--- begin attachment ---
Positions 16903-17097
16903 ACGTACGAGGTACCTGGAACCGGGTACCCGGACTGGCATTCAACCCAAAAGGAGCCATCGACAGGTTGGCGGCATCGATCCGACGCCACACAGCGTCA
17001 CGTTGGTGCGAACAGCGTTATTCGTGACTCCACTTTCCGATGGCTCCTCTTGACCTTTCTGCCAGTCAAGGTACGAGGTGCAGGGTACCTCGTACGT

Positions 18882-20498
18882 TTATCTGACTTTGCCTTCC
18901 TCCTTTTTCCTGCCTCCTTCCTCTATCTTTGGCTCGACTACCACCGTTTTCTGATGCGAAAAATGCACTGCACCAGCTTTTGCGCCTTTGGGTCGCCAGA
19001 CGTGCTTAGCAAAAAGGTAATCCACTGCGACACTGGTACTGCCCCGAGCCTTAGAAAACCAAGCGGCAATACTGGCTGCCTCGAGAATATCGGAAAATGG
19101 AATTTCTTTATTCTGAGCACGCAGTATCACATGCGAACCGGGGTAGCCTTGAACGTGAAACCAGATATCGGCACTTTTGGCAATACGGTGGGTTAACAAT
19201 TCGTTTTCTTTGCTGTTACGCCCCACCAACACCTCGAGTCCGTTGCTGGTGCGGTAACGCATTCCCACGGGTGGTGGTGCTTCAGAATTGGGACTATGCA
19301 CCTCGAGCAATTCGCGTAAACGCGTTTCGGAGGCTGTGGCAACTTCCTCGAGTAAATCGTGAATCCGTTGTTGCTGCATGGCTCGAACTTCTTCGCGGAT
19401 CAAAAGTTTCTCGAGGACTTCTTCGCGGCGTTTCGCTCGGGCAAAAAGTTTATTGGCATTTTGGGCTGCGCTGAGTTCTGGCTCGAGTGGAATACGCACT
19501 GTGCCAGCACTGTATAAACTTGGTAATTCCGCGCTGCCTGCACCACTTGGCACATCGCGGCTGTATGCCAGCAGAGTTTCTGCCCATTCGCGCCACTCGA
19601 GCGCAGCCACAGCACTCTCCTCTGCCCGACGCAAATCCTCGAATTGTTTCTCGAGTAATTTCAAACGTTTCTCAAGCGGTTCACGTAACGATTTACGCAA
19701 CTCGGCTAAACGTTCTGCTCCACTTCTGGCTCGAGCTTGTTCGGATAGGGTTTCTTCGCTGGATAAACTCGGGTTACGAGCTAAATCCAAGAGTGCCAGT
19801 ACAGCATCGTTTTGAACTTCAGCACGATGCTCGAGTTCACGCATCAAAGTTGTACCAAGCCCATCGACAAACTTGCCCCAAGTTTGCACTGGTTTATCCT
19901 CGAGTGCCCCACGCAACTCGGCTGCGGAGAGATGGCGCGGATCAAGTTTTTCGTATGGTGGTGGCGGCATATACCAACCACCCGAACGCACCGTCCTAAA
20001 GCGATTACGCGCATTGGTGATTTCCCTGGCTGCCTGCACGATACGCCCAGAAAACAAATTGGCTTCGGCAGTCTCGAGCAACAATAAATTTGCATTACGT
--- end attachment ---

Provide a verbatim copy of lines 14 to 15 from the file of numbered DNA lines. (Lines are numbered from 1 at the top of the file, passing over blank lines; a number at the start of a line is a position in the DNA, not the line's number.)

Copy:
19701 CTCGGCTAAACGTTCTGCTCCACTTCTGGCTCGAGCTTGTTCGGATAGGGTTTCTTCGCTGGATAAACTCGGGTTACGAGCTAAATCCAAGAGTGCCAGT
19801 ACAGCATCGTTTTGAACTTCAGCACGATGCTCGAGTTCACGCATCAAAGTTGTACCAAGCCCATCGACAAACTTGCCCCAAGTTTGCACTGGTTTATCCT